Designing a book cover was never on the cards (see Mrs Armitage and the Big Book Cover), but I didn’t think the interior design would be beyond my capabilities.
I still don’t.
And yet I enlisted a graphic designer to typeset and produce a print-ready PDF. Why? Well, in part because those ‘two-little-words-and-one-acronym’ filled me with dread: print-ready PDF … hmm … print-ready PDF, as opposed to cobbled-together PDF? Or, print-ready Word doc pretending to be a PDF? … Is there a difference? What’s the difference?!
Many kids’ books were examined, typesets and layouts scrutinized. Often, publishers state which font has been used on the back of the title page … I narrowed my favourite down to Minion 12pt. As usual, I wanted a really professional finish. The idea of a simple line drawing and dropped caps at the beginning of chapters made my heart race (I really don’t get out much).
Many people laud createspace for providing an excellent tool for interior book design. And apparently it’s possible to use a createspace interior PDF file on other platforms. More research later, I figured that my favoured way to get a professional-looking interior would be to download a free 30-day trial of InDesign. It’s the software used by many interior designers and would definitely give a professional finish.
And at that point I decided to look into graphic designers because with everything else, it became a question of Choose Your Learning Curve. I had a reccie on Elance and found myself honing in on the profile of Amanda MacCabe, a graphic designer in Manchester. When I got in touch, she quoted me 4 hours work at $20/hour. I made some last-minute proof edits, which added another 2 hours to the final job.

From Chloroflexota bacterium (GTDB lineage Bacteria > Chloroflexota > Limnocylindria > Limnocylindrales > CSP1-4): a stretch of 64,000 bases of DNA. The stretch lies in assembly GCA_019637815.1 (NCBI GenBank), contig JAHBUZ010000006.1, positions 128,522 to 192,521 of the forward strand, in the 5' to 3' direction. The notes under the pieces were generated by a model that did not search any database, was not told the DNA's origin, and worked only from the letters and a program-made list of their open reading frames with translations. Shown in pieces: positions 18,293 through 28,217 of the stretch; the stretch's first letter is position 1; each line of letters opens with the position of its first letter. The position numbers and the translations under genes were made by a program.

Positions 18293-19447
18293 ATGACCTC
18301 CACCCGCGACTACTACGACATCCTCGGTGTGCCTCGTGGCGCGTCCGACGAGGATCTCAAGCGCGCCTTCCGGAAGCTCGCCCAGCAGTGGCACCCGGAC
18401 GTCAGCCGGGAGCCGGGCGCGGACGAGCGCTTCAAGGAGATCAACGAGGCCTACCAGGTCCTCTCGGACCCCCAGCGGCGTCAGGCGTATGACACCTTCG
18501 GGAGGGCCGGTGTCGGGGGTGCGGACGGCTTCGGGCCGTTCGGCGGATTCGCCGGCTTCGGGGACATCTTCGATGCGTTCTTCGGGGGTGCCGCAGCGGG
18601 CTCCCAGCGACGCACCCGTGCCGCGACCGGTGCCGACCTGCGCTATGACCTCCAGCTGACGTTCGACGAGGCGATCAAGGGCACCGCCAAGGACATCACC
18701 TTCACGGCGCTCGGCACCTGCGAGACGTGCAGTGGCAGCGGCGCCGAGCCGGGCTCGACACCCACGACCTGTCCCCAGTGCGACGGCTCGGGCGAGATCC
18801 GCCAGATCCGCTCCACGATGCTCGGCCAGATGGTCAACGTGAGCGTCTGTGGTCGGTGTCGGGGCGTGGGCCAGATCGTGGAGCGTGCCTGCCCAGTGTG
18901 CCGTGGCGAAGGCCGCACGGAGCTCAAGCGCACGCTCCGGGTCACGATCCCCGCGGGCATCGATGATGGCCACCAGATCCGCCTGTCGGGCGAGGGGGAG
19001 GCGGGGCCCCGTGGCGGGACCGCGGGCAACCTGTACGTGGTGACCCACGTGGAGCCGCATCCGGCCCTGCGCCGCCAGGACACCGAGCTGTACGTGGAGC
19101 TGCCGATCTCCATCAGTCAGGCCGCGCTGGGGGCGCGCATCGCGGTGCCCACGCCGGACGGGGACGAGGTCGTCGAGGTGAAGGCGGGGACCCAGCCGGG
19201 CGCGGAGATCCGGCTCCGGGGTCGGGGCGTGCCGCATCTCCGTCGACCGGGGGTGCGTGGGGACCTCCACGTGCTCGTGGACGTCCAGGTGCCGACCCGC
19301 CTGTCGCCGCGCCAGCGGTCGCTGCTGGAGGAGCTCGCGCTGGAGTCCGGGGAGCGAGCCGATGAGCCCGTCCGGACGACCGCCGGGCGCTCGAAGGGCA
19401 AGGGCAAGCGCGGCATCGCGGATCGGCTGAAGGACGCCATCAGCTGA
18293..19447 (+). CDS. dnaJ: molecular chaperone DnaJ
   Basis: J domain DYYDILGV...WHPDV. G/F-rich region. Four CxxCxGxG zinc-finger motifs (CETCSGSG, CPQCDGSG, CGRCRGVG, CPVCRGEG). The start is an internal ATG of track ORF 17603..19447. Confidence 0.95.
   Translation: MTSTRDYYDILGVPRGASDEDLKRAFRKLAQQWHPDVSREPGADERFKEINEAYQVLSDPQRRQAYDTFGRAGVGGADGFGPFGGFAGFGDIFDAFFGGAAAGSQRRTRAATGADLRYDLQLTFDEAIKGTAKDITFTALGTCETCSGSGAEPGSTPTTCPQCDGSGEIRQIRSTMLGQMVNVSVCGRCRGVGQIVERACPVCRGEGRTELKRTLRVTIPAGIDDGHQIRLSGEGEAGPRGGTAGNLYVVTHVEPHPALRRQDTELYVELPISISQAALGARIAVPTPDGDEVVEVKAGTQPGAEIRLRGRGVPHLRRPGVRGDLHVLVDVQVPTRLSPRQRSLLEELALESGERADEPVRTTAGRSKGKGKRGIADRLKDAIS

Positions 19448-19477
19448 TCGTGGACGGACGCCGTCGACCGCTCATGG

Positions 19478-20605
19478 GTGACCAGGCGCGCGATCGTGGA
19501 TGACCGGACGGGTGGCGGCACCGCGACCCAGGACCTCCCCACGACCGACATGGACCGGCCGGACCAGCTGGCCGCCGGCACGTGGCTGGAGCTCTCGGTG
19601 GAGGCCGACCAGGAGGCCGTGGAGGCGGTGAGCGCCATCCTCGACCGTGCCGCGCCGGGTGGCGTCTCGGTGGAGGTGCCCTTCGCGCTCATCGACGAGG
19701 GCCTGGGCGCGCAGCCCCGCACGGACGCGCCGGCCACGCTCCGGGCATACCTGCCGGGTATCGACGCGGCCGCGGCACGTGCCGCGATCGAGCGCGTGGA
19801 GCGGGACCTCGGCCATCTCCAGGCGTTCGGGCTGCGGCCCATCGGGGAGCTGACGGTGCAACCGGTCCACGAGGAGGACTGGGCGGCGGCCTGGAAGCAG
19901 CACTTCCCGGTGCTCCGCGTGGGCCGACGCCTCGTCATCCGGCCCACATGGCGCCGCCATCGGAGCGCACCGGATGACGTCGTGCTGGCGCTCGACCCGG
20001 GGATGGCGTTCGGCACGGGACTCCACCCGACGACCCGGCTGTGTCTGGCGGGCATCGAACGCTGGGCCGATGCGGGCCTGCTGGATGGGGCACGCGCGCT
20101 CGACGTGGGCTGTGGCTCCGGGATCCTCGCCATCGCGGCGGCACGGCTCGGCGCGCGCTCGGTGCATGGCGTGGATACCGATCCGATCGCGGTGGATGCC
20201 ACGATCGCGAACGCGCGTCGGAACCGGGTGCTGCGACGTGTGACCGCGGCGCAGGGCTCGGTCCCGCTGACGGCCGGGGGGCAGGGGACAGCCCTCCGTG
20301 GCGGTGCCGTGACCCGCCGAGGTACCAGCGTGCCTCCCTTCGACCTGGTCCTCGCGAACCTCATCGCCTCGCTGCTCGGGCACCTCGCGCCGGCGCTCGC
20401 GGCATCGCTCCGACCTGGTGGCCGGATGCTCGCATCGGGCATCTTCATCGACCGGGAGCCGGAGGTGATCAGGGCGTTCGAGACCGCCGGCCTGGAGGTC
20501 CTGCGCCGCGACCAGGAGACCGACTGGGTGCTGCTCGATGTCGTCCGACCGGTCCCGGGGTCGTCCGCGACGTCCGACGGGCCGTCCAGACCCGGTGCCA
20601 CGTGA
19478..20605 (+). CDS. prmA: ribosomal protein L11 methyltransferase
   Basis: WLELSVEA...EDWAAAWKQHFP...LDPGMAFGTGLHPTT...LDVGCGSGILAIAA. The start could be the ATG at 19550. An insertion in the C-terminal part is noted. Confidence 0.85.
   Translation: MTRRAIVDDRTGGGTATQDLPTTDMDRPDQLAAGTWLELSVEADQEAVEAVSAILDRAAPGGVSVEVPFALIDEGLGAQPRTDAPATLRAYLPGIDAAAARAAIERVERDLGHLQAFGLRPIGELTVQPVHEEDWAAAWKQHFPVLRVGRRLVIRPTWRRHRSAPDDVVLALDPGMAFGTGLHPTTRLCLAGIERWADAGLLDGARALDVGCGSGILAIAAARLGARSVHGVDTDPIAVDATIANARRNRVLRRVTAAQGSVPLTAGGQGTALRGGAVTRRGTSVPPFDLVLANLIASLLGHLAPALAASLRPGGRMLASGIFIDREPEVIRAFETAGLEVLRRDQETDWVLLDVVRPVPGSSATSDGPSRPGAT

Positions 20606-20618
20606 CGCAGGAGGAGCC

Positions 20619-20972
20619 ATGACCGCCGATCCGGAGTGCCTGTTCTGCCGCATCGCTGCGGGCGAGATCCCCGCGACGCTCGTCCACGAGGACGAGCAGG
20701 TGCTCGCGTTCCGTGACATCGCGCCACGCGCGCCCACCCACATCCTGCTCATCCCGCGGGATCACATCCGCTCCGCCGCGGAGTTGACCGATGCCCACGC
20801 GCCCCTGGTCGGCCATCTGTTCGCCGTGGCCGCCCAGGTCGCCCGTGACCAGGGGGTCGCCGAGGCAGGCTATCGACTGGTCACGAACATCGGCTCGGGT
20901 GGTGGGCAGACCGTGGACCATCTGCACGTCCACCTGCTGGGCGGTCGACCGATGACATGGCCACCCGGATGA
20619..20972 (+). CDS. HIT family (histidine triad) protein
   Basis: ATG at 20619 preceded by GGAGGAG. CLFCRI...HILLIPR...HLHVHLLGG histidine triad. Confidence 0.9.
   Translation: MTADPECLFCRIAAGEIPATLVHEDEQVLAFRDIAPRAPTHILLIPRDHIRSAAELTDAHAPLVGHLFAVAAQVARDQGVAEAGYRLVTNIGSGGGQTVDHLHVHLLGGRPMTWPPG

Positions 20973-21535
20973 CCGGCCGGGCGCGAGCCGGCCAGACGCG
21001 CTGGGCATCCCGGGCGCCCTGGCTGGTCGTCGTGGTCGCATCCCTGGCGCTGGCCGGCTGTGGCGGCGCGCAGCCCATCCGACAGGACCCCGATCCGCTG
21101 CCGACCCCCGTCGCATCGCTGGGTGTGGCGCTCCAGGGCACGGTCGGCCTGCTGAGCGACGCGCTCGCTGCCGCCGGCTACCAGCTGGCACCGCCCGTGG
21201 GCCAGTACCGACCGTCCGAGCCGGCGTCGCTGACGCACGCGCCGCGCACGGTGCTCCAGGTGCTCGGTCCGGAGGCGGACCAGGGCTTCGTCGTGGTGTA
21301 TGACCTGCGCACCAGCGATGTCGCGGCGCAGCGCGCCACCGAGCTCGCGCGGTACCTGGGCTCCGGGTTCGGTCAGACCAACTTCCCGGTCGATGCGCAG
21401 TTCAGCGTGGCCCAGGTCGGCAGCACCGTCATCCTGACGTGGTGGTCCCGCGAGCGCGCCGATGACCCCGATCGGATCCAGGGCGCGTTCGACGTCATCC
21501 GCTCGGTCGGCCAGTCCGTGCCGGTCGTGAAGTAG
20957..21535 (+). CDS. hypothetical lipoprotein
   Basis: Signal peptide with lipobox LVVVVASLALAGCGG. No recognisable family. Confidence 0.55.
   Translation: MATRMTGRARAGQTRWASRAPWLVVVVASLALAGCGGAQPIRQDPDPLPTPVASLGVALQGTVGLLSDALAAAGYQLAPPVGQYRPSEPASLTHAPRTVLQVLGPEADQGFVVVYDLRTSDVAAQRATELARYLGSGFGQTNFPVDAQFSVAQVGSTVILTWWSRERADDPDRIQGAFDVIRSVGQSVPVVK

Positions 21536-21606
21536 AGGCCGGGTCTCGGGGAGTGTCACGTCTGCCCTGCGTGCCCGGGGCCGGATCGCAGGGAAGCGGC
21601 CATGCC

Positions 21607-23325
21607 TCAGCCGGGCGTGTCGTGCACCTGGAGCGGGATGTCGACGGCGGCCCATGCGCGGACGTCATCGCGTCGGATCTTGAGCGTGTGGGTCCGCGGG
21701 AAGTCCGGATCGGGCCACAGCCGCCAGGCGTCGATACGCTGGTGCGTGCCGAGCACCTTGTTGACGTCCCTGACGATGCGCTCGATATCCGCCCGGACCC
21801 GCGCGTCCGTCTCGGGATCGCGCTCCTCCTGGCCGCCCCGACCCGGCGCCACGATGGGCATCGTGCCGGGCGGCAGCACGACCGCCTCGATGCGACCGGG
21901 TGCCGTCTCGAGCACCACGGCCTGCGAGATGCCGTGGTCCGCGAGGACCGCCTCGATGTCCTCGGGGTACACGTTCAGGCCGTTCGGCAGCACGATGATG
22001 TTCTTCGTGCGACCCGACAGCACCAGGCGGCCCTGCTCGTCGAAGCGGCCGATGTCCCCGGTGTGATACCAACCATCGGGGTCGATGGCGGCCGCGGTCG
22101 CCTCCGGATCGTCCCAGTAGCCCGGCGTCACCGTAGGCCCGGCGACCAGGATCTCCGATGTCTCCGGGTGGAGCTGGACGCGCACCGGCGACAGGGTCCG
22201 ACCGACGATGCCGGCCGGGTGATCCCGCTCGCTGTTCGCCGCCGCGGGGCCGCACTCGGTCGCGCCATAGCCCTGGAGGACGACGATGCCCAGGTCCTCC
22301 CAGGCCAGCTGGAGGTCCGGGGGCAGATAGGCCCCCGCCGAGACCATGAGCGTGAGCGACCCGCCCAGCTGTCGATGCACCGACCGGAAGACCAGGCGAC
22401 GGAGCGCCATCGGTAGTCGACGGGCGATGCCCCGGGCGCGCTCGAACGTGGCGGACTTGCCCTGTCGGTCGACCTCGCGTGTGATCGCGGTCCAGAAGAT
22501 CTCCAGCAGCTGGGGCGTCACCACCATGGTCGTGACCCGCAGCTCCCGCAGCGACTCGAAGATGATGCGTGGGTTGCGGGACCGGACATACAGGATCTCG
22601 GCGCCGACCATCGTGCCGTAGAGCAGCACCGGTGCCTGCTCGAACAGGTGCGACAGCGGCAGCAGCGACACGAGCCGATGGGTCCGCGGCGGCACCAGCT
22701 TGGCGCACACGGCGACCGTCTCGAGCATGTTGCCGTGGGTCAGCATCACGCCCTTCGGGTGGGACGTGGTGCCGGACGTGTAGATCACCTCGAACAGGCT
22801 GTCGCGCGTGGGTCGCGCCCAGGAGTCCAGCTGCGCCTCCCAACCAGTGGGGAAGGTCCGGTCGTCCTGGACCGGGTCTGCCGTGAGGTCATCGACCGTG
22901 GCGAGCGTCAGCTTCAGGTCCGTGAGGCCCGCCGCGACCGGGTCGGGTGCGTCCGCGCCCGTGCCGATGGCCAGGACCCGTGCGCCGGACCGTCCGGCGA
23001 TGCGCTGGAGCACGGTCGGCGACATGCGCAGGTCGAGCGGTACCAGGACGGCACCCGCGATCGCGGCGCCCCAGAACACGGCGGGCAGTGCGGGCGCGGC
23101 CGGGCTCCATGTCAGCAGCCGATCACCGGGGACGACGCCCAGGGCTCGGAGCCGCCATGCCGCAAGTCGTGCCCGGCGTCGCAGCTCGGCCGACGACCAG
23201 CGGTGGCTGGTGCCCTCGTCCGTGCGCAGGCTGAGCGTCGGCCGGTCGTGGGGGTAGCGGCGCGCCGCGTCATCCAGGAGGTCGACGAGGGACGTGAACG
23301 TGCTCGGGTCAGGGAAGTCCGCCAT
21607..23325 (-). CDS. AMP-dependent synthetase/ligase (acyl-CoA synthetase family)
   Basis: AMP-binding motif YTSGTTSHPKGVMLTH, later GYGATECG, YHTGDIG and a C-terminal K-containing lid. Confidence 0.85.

Amanda has worked for newspapers and – most importantly – as a book designer for small publishers. Scrap that, most importantly, Amanda turned out to be a total professional, super easy to work with, helpful … can’t praise her enough.
If you still aren’t sold on the idea of getting the book interior professionally typeset, here is a list I came across. Some useful things to watch out for when going DIY:
– First and foremost: print margins, bleed margins and crop marks. But you probably knew that …
– Orphans and widows in the text (i.e. words or short lines at the beginning or end of a paragraph that are left ‘hanging’ separate from the rest of the para.).
– Ladders (i.e. too many hyphenated words at the end of lines on a page).
– Rivers of white that crop up through the text being centre justified.
If you are thinking of getting someone to take the job off your hands, you can’t go wrong with Amanda Ashton, email@example.com, www.AshtonDesigns.co.uk. She provided a full set of files, prepared epub files, made changes when we hit file-upload glitches, and bailed me out on the book cover too (as a separate job, of course). But never mind all that, just check out the fab title page she’s done for me, using Mimi Alves’ cover illustration (see Mrs Armitage and the Big Book Cover) …
Thanks for reading,